UPDATED: 07:35 AM
On September 13, 2013, the Stark County Political Report started a blog series (Link: the commissioners' office report) devoted to analyzing how well the Stark County commissioners are doing in controlling the infusion of some $22 million in new revenues into county government.
As stated in that report:
One of the major headaches in being a Stark County commissioner is getting Stark County departments of governments to "hold the line" and not "rush out" to spend the "newly available" money provided as a consequence of Stark Countians having voted in a 0.5% sales tax increase in November, 2011.
The SCPR grade for the commissioners themselves?
While the commissioners did hold themselves to their own standard that there should be no pay increases beyond 2%, they did (unnecessarily, in the view of The Report) have an office expense increase for additional employees of 22% over their 2012 budget.
The Report questions the commissioners having hired (on a contract basis, capped at $65,000) former prosecutor David Bridenstine to assist them in contract negotiations.
As I see it, this service should be provided by Stark County prosecutor John Ferrero.
Apparently, the commissioners feel that there is no one on Ferrero's legal staff that can handle the work that Bridenstine did for them (prior to his recent retirement).
So they let Ferrero apply Bridenstine's salary for "other" purposes? Meaning "other than the commissioners" purposes.
While it is clear to the SCPR that the commissioners did need and were justified in bringing on additional administrative employees, The Report thinks they did not need to bring on a high-wage-level-positon (i.e. Chris Nichols ultimately at $70,000 per year).
When they hired Brant Luther as Mike Hanke's replacement as chief county administrator; they brought him on at $85,000 (after his probationary period) which is a $7,000 increase over Hanke or a 9% annual increase.
If the commissioners get a C- with a note that the SCPR does not think garnering a C- they are leading by example, just take a look at what Stark County recorder Rick Campbell is doing in 2013 compared to 2012 in terms of an increase.
To my surprise, Campbell did limit - for the most part - pay increases from 2012 to 2013 to the commissioners' recommended 2% except for employee Dave Irwin who Campbell shifted from being a deputy recorder to the microfilming division of the office.
Campbell is on record as believing that the employees should have been given a 3% raise. It is a credit to him that he heeded the commissioners' plea that department heads limit themselves to giving 2% increases "across-the-board" as "a show of good faith" with Stark County voters and taxpayers.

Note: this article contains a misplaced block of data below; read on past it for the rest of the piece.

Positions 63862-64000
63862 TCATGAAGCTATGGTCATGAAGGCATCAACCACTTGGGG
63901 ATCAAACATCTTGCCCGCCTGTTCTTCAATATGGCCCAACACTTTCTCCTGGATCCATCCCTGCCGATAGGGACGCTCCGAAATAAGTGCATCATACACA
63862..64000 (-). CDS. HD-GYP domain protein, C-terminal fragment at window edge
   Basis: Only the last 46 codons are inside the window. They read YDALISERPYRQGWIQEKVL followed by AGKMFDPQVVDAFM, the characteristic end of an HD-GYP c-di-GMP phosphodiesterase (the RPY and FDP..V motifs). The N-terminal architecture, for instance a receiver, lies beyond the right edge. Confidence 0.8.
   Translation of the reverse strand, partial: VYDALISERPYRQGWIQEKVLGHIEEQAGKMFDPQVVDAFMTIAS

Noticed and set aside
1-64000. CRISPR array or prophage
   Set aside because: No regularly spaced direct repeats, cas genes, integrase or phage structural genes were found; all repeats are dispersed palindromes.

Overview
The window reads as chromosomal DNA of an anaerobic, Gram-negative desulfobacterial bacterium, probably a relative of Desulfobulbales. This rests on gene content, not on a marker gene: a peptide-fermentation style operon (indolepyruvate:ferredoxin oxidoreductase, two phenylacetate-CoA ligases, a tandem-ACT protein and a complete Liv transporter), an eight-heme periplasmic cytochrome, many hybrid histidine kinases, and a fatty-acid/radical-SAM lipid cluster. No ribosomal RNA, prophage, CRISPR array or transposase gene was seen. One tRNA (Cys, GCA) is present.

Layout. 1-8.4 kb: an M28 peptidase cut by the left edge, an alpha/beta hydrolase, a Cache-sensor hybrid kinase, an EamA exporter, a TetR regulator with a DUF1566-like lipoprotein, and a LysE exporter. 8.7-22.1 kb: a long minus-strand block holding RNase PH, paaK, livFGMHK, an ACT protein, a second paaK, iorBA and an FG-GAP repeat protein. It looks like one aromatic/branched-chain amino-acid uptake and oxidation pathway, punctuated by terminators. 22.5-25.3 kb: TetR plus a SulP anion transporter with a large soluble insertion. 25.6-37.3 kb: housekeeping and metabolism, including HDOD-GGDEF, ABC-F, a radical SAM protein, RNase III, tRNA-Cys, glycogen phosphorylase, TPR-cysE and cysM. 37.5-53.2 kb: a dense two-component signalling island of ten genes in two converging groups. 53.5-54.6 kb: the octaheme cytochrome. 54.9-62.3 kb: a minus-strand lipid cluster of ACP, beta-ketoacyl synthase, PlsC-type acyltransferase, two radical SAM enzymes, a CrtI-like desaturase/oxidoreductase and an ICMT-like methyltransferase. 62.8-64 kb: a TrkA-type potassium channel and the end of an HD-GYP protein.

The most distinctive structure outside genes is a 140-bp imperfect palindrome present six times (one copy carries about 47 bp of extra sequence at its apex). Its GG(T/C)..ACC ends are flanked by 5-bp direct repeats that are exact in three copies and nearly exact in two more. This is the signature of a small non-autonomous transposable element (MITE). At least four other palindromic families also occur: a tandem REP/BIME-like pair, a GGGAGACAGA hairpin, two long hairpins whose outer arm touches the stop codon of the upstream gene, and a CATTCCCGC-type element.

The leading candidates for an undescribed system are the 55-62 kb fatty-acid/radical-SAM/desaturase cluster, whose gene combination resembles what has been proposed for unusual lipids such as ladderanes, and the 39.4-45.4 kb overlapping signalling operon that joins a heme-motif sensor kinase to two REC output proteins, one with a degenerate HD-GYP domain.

However, it is obvious that Irwin did get a promotion from being a deputy recorder at $27,851 to being an assistant supervisor in the microfilming section of the recorders office at $33,500 which is a whopping 17% increase.
Irwin by the way is running for Massillon City Council in Ward 2 against incumbent Republican Nancy Halter.
He is thought to be a Johnnie A. Maier, Jr man (Maier, a former Stark County Democratic Party chairman and now Massillon clerk of courts) in the battle between warring Massillon political groups (including the three Democratic Party factions [Cicchinelli, Ferrero and Maier]) for control of Massllon's council.
Why would Irwin be thought to be a Maier-man?
Likely because of his connection to Campbell.
Campbell is a long time political associate of Maier.
Maier's chief deputy is Shane Jackson who is the brother of Campbell's wife Lisa who formerly worked for Campbell (before they married) and now works as the chief administrator for Plain Township.
Shane is the political director for the Stark County Democratic Party and Maier's chief deputy in the Massillon clerk of courts office.
Irwin's promotion with its attendant 17% increase is really the minor story in the Campbell 2013 budget scenario.
The really BIG story with Campbell is his mammoth 44% increase in total budget in 2013 over 2012.
By my count based on information and data provided to me by Stark County auditor Alan Harold, Campbell added eight, folks that's EIGHT in capital letters additional employees for an additional expenditure of some $170,000 over and above 2012.
That is huge, no?
The SCPR agrees with the commissioners' and Campbell that his office sorely needed additional employees. His office took a devastating hit in 2010/2011 when the county was in the grips of wrenching financial crisis.
But eight additional employees?
From a total of nine (in addition to Campbell himself) in 2012 to seventeen in 2013?
As can be seen from a listing of the new positions in the chart provided in this blog, most of them are additions to the microfilming sections of Campbell's operations.
I was present at the budget hearings when Campbell and his chief deputy Kody Gonazalez (son of Stark County Democratic Party chairman Randy Gonzalez) appeared before the Stark County commissioners.
And they did make a compelling case that in order to keep up with and make inroads into the large and continuing microfilming demand on the part of the general run of Stark County departments of government, the recorder's office was going to need a pronounced stepup in numbers of microfilming employees.
Notwithstanding Campbell having made a case for increased numbers of employees, for him to have added two additionals to his recorder's staff and six to the microfilming section is hardly a show of great restraint.
The SCPR thinks that Campbell should have been slower to add employees to ensure that the demand of the volume of work to be performed precisely and exactly matched the demand.
The Report suspects that he built in some slack in terms of ratio of work to be performed and the number of total recorder office employees.
Campbell's SCPR grade?